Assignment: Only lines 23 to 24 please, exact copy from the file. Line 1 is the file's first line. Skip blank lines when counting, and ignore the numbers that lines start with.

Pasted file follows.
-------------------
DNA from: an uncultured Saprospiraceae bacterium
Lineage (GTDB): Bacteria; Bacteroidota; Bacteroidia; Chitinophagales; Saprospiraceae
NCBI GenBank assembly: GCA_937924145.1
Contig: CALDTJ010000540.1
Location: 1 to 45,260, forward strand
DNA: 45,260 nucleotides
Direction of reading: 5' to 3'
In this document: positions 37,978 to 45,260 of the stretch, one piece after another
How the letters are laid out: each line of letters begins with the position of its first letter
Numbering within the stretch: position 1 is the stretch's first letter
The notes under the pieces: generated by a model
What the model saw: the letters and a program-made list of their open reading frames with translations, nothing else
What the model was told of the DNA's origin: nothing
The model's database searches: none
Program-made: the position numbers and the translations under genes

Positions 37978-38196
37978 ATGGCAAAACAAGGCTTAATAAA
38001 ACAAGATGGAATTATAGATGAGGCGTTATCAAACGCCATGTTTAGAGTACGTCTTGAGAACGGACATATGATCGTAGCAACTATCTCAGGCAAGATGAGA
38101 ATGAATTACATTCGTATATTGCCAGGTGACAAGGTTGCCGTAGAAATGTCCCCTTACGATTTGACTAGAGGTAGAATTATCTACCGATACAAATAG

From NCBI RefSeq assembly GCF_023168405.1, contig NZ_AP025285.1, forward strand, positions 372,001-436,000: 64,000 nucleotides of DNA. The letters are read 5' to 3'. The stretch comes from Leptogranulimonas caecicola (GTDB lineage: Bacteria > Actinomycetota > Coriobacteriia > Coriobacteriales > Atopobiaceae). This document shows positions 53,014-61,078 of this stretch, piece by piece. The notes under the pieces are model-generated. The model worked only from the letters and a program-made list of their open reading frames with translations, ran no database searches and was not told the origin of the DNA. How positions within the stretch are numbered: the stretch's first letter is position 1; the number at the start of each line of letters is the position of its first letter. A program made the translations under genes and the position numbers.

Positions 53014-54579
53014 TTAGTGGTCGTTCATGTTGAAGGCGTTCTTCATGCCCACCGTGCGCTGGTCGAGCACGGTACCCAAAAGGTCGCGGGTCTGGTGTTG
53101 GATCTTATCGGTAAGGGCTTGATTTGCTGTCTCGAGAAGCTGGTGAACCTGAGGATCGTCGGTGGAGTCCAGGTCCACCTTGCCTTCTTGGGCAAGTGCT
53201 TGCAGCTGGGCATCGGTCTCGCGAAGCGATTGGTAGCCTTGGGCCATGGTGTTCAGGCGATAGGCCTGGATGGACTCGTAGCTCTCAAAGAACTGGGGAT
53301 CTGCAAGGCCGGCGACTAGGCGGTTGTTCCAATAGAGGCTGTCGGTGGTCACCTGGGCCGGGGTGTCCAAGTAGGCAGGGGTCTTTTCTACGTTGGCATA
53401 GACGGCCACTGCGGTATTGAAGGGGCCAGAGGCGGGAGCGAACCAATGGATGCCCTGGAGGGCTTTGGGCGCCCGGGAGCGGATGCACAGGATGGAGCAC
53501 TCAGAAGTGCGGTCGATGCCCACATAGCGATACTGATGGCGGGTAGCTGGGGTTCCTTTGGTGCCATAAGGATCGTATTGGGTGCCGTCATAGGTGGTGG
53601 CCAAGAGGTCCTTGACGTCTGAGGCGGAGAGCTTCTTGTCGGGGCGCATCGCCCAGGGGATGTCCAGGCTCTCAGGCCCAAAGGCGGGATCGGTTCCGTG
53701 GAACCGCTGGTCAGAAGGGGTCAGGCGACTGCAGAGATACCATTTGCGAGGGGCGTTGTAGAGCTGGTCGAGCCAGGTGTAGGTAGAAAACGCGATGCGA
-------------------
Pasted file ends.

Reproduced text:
53101 GATCTTATCGGTAAGGGCTTGATTTGCTGTCTCGAGAAGCTGGTGAACCTGAGGATCGTCGGTGGAGTCCAGGTCCACCTTGCCTTCTTGGGCAAGTGCT
53201 TGCAGCTGGGCATCGGTCTCGCGAAGCGATTGGTAGCCTTGGGCCATGGTGTTCAGGCGATAGGCCTGGATGGACTCGTAGCTCTCAAAGAACTGGGGAT